Offer In Compromise
An offer in compromise (OIC) is a unique settlement option where the IRS agrees to accept less than a taxpayer actually owes. For taxpayers that feel the assessed amount of their tax bill was unfair or for those who may never be able to pay their entire tax bill due to a financial hardship, this could be an attainable settlement option.
Do You Qualify for an Offer in Compromise?
In the Offer in Compromise program you can settle your debt with the IRS. It allows taxpayers to settle with the IRS on tax debt that has been incorrectly assessed or for liabilities they cannot afford to pay.
The IRS Code states: "We will accept an Offer in Compromise when it is unlikely that we can collect the full amount owed and the amount you offer reasonably reflects the collection potential..." (Internal Revenue Code section 7122).
Disputing the Liability
Sometimes it is possible to completely eliminate the taxes you owe - including all penalties and interest - at an enormous discount. There is no preset bottom limit that the IRS will accept to settle your debt especially if your offer is done "right."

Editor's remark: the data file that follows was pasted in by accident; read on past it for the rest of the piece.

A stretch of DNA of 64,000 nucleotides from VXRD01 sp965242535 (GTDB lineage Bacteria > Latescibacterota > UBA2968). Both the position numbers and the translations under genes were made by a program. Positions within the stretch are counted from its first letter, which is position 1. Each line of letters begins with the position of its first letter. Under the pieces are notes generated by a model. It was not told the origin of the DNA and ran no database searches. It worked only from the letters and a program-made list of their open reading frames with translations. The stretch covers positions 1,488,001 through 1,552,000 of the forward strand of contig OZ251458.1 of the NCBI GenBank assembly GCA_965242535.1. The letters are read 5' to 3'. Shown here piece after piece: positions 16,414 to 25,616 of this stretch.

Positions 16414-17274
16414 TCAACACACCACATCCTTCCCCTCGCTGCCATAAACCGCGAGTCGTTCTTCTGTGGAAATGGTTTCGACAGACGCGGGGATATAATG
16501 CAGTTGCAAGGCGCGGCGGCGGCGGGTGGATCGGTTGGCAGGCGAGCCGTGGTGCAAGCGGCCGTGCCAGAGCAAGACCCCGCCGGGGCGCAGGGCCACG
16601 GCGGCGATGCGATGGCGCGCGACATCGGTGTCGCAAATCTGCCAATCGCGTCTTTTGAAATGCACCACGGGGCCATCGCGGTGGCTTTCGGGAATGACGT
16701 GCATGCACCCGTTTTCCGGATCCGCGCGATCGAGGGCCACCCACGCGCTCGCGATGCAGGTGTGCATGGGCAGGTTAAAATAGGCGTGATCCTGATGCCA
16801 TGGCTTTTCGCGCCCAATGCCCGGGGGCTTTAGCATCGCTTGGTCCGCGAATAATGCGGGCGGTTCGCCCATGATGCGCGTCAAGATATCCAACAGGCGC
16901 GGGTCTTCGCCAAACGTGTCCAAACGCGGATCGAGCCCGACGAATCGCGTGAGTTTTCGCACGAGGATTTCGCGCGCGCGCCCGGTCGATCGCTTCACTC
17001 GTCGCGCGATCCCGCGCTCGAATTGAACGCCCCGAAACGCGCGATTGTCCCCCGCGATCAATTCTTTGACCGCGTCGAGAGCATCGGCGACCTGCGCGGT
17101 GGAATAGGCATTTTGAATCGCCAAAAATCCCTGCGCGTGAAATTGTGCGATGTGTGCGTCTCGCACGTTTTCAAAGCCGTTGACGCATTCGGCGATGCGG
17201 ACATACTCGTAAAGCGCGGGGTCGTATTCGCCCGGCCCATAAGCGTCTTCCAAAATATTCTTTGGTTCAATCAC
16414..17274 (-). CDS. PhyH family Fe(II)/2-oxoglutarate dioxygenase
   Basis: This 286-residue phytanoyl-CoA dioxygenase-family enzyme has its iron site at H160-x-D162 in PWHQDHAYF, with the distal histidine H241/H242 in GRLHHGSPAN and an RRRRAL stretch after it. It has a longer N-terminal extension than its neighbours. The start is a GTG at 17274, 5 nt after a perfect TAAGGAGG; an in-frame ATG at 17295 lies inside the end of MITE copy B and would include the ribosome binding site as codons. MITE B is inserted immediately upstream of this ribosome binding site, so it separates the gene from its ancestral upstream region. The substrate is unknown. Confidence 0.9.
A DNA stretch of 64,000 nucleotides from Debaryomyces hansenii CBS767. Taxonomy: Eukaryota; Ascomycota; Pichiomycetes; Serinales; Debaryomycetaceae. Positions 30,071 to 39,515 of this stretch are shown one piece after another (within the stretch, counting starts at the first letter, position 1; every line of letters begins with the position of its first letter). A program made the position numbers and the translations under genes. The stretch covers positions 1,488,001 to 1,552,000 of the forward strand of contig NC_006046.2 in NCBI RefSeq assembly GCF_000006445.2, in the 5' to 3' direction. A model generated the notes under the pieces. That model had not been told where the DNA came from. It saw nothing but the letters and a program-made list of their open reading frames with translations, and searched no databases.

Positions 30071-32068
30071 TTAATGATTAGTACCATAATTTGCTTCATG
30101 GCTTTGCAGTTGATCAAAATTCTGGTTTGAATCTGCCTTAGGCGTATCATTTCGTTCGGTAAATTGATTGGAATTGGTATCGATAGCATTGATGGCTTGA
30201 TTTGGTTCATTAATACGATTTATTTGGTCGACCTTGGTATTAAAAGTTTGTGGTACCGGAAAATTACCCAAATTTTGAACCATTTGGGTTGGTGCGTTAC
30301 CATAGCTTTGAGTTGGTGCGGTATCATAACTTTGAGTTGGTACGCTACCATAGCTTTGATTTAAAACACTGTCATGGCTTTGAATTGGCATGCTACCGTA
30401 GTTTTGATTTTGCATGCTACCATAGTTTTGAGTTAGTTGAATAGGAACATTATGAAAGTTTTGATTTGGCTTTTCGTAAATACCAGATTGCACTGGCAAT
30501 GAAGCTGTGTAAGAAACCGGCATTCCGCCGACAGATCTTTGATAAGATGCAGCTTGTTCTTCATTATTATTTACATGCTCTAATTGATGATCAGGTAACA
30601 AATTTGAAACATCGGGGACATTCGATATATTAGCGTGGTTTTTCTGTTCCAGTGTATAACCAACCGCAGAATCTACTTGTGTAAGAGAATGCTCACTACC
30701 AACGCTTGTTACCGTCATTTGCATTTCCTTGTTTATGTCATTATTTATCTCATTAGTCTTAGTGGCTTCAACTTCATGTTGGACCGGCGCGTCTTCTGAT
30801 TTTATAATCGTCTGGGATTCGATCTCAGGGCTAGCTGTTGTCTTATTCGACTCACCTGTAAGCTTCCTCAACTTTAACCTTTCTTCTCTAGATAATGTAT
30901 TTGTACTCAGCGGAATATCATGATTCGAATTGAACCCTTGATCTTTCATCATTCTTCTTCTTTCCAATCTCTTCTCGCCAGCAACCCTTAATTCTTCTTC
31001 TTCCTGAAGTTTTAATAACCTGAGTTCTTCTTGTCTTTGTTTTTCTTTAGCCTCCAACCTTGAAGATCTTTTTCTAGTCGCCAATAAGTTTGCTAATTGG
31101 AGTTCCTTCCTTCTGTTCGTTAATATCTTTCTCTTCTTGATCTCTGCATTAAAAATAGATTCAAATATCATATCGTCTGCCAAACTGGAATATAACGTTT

To qualify for this provision, a taxpayer must show sufficient evidence that the assessed tax liability is incorrect.
Doubt as to Ability to Pay
This may be used once a taxpayer can show that they cannot pay their tax debt and the IRS probably never will recover the full amount.
Effective Tax Administration
If the taxpayer is elderly or in very poor health and can't work they may qualify under this option.
Types of Offers in Compromise
There are a few main types of offers. The actual payment will be calculated based on your income, expenses and asset equity.
Lump Sum Cash Offer
This is the most common and least costly type of payment option. To establish the amount to be paid, the IRS calculates the taxpayer's future earning potential and determines a net available income by comparing gross income and allowable expenses.
Short Term Period Payment Offer
This payment option requires the taxpayer to pay the debt off through monthly payments over a 24 month period. Although they will have more time to pay off the debt, the total offer amount will be higher than the Lump Sum Cash Offer.
Deferred Payment Offer
This is the most costly type of offer and doesn’t always provide a significant benefit to the taxpayer. It allows the person to make monthly payments based on their calculated net available income over a longer period of time, but they will continue paying for as long as it takes to pay off the debt.